It was not a considered choice. I had begun my professional life as a researcher in a think tank. Before I launched my journalistic career, I was at the baby-rearing stage waiting for the two girls to start school. When the younger one was about to start school, I got this offer from the newspaper. The editor had seen my writings and wanted me to come and work with his paper. I hesitated a bit but I found it tempting because it promised a lot of flexibility that would allow me to combine work and family. I decided to try it for three months. I got so hooked that when I thought about my work situation again, 33 years had passed and it was time to retire.
If you could change one thing through your writing, what would it be?
I would want to change people’s approach to other human beings, whether they are individuals or nations. I think this has to change if we do not want to destroy the world. If we start thinking about other humans, we will find that our priorities will change and make us better men and women. It will be easier to root out commercialism, corruption, conceit and selfishness. These are the causes of all the evil in the world.
That is why I like to write about the good some people are doing. That way I hope I will make my readers think and that might begin the process of change in their minds. If everything became perfect, I would then stop writing.
Mostly I look around me for goodness and I do find it. That is what I liked about the IWMF Lifetime Achievement Award I was given. They recognized that one can be an achiever by writing about soft subjects, such as education, women’s empowerment, children’s rights and so on. I am grateful to the IWMF because it has given me the inner satisfaction and contentment that I have always sought. For me, that is beauty.
What is the best advice you ever received?
When I was a child, my younger brother would always tease me and try to provoke me by passing nasty remarks about my dolls. I would run to my father, whose favorite I was, seeking protection. He always told me, “Don’t be provoked by what others do. You must be proactive and chart out your own strategy rather than reacting to what others do.
If you could pick one thing about yourself that you love the most, what would it be?
My ability not to get bored with anyone or in any situation. I always have the capacity to feel interested in my surroundings, wherever I may be.
Are there any charities or foundations that you work with that are close to your heart?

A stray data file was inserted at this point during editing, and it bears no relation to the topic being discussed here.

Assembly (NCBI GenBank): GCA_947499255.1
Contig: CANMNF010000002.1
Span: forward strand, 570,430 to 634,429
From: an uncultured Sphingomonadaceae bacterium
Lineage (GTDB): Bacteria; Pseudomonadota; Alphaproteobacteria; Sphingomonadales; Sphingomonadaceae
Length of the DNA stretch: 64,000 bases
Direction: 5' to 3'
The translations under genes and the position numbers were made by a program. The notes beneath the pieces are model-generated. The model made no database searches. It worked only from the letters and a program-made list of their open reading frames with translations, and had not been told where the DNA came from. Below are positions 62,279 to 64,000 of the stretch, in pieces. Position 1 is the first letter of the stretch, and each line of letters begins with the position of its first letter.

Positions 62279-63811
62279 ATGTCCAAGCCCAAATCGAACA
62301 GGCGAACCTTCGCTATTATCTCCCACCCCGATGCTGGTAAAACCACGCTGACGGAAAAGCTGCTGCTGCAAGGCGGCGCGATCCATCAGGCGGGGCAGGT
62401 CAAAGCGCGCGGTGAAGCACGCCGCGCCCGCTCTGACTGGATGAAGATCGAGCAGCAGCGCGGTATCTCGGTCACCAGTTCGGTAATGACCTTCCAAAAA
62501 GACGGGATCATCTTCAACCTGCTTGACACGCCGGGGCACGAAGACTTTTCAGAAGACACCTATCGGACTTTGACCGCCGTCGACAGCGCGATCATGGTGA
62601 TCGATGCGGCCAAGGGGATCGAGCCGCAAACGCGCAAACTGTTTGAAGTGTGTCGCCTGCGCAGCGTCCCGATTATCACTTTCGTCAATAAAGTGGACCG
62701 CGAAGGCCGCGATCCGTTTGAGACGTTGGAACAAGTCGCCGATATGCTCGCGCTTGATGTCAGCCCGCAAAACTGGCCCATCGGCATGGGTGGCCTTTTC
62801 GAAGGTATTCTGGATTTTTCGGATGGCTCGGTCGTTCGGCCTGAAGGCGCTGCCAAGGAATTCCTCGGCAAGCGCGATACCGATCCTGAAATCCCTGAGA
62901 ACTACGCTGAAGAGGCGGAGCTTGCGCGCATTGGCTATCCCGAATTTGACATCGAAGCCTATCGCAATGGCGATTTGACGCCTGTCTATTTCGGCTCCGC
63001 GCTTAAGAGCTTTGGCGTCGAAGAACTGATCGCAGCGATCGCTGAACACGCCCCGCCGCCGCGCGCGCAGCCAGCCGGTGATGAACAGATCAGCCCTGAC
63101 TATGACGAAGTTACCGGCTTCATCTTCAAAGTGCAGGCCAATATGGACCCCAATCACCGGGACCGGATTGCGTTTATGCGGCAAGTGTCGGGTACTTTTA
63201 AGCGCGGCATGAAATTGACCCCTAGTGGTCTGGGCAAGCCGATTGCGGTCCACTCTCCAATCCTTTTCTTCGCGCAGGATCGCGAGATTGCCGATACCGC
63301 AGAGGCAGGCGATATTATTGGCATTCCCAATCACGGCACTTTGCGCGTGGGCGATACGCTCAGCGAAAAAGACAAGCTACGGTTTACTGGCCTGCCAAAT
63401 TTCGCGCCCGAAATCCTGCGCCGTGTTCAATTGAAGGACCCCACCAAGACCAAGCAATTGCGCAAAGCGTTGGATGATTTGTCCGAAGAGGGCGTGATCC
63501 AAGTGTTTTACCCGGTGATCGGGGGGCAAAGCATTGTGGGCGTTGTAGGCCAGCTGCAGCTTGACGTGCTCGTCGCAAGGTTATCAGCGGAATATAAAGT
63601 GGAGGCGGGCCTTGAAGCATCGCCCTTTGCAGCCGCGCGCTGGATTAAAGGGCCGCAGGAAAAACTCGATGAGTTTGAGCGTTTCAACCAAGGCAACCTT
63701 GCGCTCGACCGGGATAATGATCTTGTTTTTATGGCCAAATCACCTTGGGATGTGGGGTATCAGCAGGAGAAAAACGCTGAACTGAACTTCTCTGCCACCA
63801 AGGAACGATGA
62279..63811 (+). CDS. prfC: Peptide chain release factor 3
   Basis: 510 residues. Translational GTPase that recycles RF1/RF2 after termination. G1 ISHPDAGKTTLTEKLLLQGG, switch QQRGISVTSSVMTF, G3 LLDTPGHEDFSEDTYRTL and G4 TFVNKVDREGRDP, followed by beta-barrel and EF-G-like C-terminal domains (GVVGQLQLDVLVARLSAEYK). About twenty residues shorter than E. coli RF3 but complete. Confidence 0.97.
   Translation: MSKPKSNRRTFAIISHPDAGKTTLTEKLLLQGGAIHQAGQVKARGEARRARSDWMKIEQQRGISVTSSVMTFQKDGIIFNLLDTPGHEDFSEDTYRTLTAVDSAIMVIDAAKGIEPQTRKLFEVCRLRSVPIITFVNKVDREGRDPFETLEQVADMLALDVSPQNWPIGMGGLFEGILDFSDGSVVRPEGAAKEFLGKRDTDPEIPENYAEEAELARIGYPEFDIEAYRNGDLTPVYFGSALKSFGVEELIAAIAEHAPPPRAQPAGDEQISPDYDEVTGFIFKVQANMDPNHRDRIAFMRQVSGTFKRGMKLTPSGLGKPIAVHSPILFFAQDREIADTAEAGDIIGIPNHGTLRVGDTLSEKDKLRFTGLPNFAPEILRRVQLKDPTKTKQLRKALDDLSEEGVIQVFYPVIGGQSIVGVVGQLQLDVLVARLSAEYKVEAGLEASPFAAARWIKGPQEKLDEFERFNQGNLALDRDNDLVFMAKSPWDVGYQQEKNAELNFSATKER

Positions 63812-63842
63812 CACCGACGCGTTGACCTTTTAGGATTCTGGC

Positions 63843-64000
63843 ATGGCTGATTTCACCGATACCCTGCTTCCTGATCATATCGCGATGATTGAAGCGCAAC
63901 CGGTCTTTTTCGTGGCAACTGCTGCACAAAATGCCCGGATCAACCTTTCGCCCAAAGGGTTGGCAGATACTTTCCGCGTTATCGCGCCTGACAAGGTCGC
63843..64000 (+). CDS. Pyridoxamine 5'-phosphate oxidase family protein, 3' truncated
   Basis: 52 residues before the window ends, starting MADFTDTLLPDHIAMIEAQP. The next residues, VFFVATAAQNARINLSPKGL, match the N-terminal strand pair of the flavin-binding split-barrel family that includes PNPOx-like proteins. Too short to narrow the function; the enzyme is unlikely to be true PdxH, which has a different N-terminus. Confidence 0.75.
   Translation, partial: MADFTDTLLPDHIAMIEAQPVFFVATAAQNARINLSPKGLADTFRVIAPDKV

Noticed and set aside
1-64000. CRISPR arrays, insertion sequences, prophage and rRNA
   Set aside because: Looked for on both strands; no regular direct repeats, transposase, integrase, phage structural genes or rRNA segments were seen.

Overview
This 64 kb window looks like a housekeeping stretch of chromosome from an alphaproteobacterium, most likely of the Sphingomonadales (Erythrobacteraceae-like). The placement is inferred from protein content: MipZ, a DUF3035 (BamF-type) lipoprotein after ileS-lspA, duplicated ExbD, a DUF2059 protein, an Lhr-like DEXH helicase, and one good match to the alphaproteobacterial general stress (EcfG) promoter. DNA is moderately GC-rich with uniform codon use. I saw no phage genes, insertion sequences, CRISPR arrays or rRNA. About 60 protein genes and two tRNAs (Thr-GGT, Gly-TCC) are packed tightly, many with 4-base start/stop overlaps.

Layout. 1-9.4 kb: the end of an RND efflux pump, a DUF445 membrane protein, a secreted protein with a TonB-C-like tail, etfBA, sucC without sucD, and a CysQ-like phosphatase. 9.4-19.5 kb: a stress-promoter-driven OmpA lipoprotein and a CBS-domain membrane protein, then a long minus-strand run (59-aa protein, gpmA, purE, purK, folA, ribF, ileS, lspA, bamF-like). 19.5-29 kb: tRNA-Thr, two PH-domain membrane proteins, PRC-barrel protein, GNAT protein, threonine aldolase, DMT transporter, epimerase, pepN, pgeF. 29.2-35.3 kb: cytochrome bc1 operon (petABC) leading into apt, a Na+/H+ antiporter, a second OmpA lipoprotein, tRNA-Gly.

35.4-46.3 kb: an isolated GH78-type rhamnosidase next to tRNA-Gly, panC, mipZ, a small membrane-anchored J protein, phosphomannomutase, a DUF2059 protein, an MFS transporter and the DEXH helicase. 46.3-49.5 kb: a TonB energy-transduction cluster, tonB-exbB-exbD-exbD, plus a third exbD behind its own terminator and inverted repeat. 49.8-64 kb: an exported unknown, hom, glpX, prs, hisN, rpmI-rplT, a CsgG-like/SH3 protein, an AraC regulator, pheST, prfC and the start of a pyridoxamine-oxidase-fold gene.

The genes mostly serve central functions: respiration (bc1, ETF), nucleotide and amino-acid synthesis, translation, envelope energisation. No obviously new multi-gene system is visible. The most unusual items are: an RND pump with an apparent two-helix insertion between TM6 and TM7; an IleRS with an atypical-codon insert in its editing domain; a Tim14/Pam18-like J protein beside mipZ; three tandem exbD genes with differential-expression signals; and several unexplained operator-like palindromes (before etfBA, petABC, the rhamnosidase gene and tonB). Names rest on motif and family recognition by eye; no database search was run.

I am closely involved with the Sindh Institute of Urology and Transplantation (SIUT), Karachi, which is a health facility that provides free medical care to people with urological problems. I am on the Board of Trustees and am the vice president of the Board of Governors. It is a marvelous place as it provides the most modern and state-of-the-art treatment, including organ transplantation, free of charge to patients who are under privileged. They are treated with dignity because the director and founder Dr. Adib Rizvi believes health care is the fundamental right of every person whether they are rich or poor. The rich can afford the most expensive treatment but the poor who cannot pay are left to die. He says he will not allow that to happen in his hospital. Hence no one is turned away. It is his integrity and compassion toward his patients that have won him the public’s admiration. As a result he is able to raise public donations for the hospital.
To be helping in any way with this noble cause makes me feel so good and I love working with the SIUT. I am currenly completing a book on the Institute called “Making the ‘Impossible’ Possible: The SIUT Story.”
Founded in 1990 by a group of prominent U.S. women journalists, the International Women’s Media Foundation is a Washington D.C.-based organization dedicated to strengthening the role of women journalists worldwide. The IWMF empowers women with the tools, knowledge and confidence to serve as a prominent voice on global issues. The IWMF’s programs provide training, support and advancement for women journalists worldwide. At the core of the IWMF’s mission is the belief that no press is truly free unless women have an equal voice.
Source: Bella NYC